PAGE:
• Accuracy – Because of the technology of 3D is creating far more images than the 2D technology cannot create, accuracy is greatly improved with 3D imaging. There are fewer false-positive results with 3D as well, because of the ability to view more of the tissue more clearly. This helps eliminate unnecessary repeat tests.
  • Clarity – Women with dense tissue in their breasts have been at a disadvantage with 2D imaging, because the density makes it more difficult to get clear pictures when it’s a flat image. With 3D, the clarity significantly improves, due to the ability to take images in “slices” and reconstruct the breast for imaging.
  • Safety – Exposure to radiation should be kept to a minimum, of course. But, the difference in the amount of radiation between 2D and 3D is the same. The difference is that with 3D mammography, the need for repeat testing is far less, because the clarity and accuracy is better than it is with 2D imaging.

So, there are differences between 2D and 3D mammography. However, both are still a good option for viewing the breast tissue. Your doctor will be able to help you decide which one would be best for you. But, there are reasons why 3D might be better for some women.

To schedule Breast MRI exam please call us at (248) 740-0777.

What is 3D Mammography?

Approved by the FDA in 2011, 3D mammography is technology that allows for multiple images of breast tissue, and recreate it in a 3D image of the breast. Another term for 3D mammography is breast tomosynthesis.

A radiologist will have access to clearer images of the breast, because the 3D captures numerous slices of images within the breast, at various angles. After the images are taken, they form an unobstructed view of a 3D reconstruction of the breast. This makes the process of detecting masses and breast cancer much easier.

The recommended age for women to start getting annual mammograms has changed over the years. But, many medical professionals believe that it should start at 40 to get a good baseline, making it easier to detect abnormalities and breast cancer.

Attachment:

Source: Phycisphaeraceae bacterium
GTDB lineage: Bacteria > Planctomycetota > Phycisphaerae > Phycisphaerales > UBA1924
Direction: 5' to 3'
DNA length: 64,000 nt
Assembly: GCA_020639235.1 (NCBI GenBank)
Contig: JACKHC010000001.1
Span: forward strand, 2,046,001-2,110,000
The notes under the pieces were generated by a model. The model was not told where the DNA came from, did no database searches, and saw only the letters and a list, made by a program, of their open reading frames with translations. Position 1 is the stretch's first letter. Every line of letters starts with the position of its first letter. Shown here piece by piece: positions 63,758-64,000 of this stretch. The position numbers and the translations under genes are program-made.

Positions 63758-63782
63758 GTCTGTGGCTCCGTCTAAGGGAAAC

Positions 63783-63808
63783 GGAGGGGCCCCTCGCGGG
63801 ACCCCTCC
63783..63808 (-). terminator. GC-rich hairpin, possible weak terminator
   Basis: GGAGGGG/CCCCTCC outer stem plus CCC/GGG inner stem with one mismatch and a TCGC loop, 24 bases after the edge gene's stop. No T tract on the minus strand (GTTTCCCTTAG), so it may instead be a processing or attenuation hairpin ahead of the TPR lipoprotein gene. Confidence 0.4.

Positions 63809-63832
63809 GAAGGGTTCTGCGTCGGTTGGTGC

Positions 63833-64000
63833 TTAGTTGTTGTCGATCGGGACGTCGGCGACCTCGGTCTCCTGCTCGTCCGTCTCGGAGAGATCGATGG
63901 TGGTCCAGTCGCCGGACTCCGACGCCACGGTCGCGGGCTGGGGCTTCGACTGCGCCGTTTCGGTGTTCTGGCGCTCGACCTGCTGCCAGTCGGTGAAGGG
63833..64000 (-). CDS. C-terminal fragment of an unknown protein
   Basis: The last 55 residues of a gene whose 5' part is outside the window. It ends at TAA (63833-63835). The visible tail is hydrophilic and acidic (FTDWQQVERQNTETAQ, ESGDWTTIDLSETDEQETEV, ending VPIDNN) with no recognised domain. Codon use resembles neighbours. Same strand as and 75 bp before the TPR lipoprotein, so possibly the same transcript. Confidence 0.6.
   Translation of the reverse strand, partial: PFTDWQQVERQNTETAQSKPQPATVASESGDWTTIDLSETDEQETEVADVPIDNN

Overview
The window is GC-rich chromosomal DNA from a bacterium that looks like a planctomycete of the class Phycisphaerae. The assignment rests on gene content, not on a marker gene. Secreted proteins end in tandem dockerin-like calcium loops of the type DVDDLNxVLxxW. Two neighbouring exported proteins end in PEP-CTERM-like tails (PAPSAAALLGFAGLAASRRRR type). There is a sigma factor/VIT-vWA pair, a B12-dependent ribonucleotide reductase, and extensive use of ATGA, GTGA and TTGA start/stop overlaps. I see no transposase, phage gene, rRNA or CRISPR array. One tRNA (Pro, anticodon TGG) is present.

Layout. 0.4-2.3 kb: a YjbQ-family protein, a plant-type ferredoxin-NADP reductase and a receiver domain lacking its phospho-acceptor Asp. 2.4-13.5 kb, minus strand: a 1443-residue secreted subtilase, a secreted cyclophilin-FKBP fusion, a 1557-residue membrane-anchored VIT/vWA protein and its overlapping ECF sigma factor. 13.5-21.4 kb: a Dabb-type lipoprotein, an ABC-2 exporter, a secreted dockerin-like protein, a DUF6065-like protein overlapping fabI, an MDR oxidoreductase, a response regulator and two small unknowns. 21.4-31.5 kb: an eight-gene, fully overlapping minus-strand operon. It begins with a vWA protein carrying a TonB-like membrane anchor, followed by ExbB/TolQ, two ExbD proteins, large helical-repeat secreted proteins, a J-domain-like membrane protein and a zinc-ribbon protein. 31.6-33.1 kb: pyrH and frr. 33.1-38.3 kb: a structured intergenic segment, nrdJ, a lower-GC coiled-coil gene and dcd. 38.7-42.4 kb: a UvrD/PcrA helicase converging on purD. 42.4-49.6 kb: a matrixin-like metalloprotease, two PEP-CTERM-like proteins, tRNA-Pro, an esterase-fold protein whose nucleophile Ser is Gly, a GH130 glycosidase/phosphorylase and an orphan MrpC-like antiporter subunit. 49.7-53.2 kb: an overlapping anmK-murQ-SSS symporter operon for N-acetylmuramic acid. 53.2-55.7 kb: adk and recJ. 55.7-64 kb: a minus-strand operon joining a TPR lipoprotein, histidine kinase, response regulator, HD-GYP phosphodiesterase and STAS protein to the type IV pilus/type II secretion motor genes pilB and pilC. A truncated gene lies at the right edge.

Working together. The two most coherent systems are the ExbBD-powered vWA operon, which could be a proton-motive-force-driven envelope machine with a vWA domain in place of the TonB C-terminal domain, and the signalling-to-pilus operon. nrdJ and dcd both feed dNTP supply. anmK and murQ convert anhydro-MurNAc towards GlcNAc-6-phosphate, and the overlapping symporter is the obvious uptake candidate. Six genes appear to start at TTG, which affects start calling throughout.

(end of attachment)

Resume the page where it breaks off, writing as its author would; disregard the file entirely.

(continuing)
The age isn’t the only thing evolving. Many healthcare providers now offer 3D mammography.

To schedule Breast MRI exam please call us at (248) 740-0777.

Indicators for a 3D Breast MRI with CAD

Each state is different, but there is a general list of diagnoses that will most likely generate a recommendation for a 3D breast MRI. The doctor might recommend a 3D breast MRI with CAD, if you have been diagnosed with the following:

  • Malignant Neoplasm of the female breast
  • Carcinoma confined in the breast
  • Benign neoplasm of the breast
  • Mammary duct ectasia
  • Fibrocystic breast disease
  • Enlargement of the breast
  • Decrease in size of the breast
  • Inflammatory breast disease
  • Mammographic microcalcifications
  • A cyst in the breast
  • Abnormal mammogram

With modern technology, the chances of detecting breast cancer early increases over time. And, when there is early detection, the prognosis improves as well.

To schedule Breast MRI exam please call us at (248) 740-0777.

How is CAD Used with 3D Breast MRI?

CAD does not change the way the patient goes through a mammogram. The patient will not notice a difference in the test, but will benefit in the results.

The radiologist can review a mammogram first, without CAD analysis. This allows them to make a preliminary interpretation. During that evaluation, the radiologists notes which, if any, areas are suspicious. After that review, if there are areas of concern, then CAD software is applied to the mammogram, and will highlight areas that need further examination. [Read more…]

How 3D Breast MRI and CAD Could Benefit a Patient

oaklandmri-woman-breast-mriCAD can help radiologists detect cancer, as well as the size and location of the cancer, more accurately and quickly than before. And, this could alter a treatment plan for a cancer patient.

For example, before 3D breast MRI with CAD, a patient might have been scheduled for a lumpectomy, but there could be additional undetected cancer. Now that they can better see the entire breast, many of the patients who would have gone through just a lumpectomy, and possibly leaving unseen cancer behind to foster, will now opt for a mastectomy. By opting for a more aggressive treatment or surgery, the possibility increases that all the cancer can be removed. That could also affect the post-surgery treatment, such as radiation and chemotherapy.

Another reason is that a 3D breast MRI with CAD has shown to be more accurate in imaging, and reducing the number of false-positive results. Therefore, a patient would not have to go through another unnecessary test involving radiation.

To schedule Breast MRI exam please call us at (248) 740-0777.